I knit the shawl, weighing the yarn when I got to a "critical point" in the pattern, and found that I wasn't going to have enough to make it the full size!  Altered the pattern and finished off.  Took it upstairs for a bath, since this yarn has been floating around since fall 2007.  Cool water and some Soak, and look what I found!
 Buh Bye pink dye!  So glad I wasn't washing any other items at the same time!
 Right out of the bath, it still had lots of pale blue/turquoise splotches, and a pink tint over all.
 As it dried, it seemed to get lighter, though it is definately not white.  The splotches also seemed to disappear!
There are a few splotches left, but they sort of look odd now.  I'll admit, I wasn't overly thrilled with the yarn to begin with.  It was a free skein from a "buy 4 get one free" and she didn't have any more of the 4 that I chose, that I really liked (except for the one that my friend picked, but since she drove, I let her have it, LOL).  I had never thought about over dying it, but I think I might do that now!  The yarn is rayon, which means I have to dig out my Procion MX dyes.  I don't have much of them, so my colour choices are probably going to limited to blues/turquoises which I had bought to dye a cone of rayon from Camilla Valley Farms.  We'll see.  Not sure when I'll get to it, as I also have to get out the instructions, etc...and there are other, more pressing projects.  But, this means I can't add the 100gr to my yarn used yet!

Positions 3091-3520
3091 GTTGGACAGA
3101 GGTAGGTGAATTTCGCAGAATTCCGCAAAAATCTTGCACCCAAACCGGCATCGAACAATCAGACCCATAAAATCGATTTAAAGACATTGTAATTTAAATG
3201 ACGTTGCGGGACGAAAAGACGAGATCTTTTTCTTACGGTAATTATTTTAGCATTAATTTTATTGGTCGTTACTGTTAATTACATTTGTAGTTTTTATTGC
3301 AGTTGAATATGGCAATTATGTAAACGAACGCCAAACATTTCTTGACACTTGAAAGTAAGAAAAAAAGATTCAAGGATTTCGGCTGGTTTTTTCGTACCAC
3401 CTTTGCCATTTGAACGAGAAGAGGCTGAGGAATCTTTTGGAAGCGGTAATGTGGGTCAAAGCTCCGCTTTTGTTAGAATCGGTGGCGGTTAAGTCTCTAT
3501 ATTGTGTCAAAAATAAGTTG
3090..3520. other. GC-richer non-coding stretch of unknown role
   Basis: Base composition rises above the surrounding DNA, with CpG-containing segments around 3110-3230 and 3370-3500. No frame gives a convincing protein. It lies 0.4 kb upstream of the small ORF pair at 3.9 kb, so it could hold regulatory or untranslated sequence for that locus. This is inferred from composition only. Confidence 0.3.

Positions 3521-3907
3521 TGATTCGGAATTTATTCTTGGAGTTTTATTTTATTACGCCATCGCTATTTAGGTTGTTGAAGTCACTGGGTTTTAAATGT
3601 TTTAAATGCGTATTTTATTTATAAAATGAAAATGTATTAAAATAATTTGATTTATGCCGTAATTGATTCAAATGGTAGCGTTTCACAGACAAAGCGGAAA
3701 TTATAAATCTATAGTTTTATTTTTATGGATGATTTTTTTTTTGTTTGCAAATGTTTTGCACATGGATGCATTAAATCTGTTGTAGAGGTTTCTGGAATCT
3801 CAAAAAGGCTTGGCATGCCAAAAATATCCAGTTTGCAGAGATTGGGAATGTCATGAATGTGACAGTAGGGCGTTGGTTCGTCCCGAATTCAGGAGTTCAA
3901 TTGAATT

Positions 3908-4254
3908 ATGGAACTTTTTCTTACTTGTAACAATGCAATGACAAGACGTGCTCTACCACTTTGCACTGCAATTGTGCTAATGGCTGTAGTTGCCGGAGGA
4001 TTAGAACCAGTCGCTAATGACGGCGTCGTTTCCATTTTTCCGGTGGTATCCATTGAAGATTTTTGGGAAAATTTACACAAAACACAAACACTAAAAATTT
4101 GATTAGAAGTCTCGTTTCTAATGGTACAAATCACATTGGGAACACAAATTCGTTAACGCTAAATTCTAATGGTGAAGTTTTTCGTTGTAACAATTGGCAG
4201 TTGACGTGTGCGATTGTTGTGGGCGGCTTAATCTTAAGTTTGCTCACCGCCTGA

Friday, April 13, 2012


To distract from the fact I haven't finished any projects since last week, I'll show a slightly old project instead!